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The Battalion

The Student News Site of Texas A&M University - College Station

The Battalion

The Student News Site of Texas A&M University - College Station

The Battalion

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CROCS club aims to end social stigmas

Aggie+CROCS
Photo by Courtesy
Aggie CROCS

A unique organization was founded on campus last spring — the Crocs Revival On Campus Society. This may sound like an enthusiast club but founder and president, Paige Milburn ’17, reveals its greater purpose.
“Our mission is to promote fashion freedom on campus, a term we came up with that encompasses campus environment that is nonjudgmental or superficial,” Milburn said.
The club wants to address the problem of fashion conformity on campus. Milburn said that she feels as if there is a pressure to dress a certain way on campus and that Crocs, for example, are looked down upon because others consider them out of style.
“In CROCS we have Rock On Crocs On days where we encourage our members to wear Crocs to class to get a conversation started and to get our members out of their comfort zone,” Milburn said.
Sophomore engineering academy student Cooper Atkinson said that he joined CROCS because he wanted to end social stigmas.
“At the summer camp I work at, I got my camp name because I own four pairs and wear them all time,” Atkinson said. “I joined because this organization promotes ending social stigmas on campus. We should be able to be who we want to be to the world and be comfortable while doing it.”
CROCS strives to make people feel like they can be comfortable on campus regardless of their attire. The organization’s deeper meaning focuses on reminding students that education comes first while on campus, not clothing.
“When I first came up with the idea people thought I was joking,” Milburn said. “But then I wrote a constitution and suddenly we were pending.”
Milburn has received a lot of strange looks when she tells people her legacy includes a Croc club, but she said she believes life is too short to worry about what other people think.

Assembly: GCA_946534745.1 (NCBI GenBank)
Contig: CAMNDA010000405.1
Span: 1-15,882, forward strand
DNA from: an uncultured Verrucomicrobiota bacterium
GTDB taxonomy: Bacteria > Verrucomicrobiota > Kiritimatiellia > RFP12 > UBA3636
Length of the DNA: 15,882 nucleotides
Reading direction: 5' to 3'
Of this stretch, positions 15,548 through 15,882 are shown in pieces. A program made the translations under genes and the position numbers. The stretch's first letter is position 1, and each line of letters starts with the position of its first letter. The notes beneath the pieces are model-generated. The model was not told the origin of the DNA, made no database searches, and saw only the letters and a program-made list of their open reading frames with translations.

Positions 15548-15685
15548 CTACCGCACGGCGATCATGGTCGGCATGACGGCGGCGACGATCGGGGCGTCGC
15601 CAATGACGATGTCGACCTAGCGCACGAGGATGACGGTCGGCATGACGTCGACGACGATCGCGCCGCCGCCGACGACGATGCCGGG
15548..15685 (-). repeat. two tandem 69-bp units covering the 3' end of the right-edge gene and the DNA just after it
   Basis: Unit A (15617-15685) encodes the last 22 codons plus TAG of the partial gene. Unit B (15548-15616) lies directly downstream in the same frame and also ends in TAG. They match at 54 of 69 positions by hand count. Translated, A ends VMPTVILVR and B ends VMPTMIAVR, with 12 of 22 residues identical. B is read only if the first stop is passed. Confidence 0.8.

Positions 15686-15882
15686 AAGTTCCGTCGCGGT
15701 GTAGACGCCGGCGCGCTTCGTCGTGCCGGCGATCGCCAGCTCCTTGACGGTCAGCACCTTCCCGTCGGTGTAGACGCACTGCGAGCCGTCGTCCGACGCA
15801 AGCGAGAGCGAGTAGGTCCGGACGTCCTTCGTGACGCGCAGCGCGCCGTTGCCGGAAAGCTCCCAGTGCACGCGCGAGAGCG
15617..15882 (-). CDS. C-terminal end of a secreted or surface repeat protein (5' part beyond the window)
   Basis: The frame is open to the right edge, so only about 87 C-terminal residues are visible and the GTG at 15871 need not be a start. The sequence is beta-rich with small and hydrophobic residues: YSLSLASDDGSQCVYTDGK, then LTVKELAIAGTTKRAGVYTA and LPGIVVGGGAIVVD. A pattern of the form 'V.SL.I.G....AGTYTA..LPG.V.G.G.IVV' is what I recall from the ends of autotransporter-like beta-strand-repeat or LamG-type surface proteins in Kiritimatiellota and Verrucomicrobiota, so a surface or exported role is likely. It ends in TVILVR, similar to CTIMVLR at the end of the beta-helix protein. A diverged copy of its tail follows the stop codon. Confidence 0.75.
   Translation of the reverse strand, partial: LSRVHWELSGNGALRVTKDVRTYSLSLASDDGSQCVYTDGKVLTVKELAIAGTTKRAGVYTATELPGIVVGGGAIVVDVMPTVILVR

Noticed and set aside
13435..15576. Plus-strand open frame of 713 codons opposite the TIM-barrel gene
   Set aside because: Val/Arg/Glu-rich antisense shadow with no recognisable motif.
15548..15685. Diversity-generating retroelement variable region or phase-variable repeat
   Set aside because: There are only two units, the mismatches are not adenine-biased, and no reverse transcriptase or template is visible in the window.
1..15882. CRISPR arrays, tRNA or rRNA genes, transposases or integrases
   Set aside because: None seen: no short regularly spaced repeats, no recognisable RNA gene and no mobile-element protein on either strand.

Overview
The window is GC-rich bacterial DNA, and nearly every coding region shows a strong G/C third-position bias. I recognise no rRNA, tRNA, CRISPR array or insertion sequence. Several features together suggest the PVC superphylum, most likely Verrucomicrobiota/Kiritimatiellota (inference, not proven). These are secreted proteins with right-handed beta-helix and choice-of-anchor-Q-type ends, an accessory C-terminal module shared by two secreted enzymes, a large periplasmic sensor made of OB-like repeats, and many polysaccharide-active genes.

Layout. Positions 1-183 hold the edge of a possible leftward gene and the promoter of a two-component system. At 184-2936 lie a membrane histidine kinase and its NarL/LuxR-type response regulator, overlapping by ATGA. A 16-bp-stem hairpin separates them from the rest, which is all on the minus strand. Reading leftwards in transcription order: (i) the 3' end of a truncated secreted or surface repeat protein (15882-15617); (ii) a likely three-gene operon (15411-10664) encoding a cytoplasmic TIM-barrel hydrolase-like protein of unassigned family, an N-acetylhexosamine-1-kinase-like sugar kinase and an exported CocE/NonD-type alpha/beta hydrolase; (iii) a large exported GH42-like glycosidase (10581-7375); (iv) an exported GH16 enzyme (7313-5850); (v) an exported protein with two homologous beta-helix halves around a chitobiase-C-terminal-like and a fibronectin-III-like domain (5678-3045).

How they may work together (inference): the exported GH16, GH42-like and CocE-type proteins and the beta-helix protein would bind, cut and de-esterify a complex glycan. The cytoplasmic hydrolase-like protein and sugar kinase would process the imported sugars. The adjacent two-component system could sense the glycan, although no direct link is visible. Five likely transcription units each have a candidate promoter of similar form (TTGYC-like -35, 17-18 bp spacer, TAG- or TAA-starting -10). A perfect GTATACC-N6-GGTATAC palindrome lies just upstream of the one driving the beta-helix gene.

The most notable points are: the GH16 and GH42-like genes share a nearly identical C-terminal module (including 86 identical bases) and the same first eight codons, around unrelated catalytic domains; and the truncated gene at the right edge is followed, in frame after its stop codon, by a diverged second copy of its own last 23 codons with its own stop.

“If you think your shoe style is comfortable, then go for it,” Milburn said. “It’s okay to laugh at the idea, I think it’s pretty funny that I started a Crocs club, but we are promoting a serious theme.”
Jill Caress, agricultural communication junior and treasurer of the organization said that when she heard about CROCS, she knew she had to join.
“I heard Paige talking about it a lot and I thought it sounded like a really cool organization to stand behind,” Caress said.
Aside from eliminating judgmental attitudes, CROCS plans on holding shoe drives to donate to worthy organizations similar to Toms, according to Milburn.
“We hope to send representatives from our organization to others on campus to talk about being themselves and not putting too much stock into what people think about you,” Milburn said.
Milburn said she wants other students to know that they should not be worried about what they wear to class because at the end of the day, it will not matter.
“I am a confident person, but that doesn’t always mean that my fashion sense has been confident,” Milburn said. “I want to be independently me when I approach something as trivial as fashion.”
Milburn hopes that once she graduates, the organization that she founded will succeed in promoting its purpose.
“You should be confident in yourself whether it’s Crocs or not,” Milburn said. “If you don’t want to wear Crocs to class, that’s fine, but stop judging those who do.”

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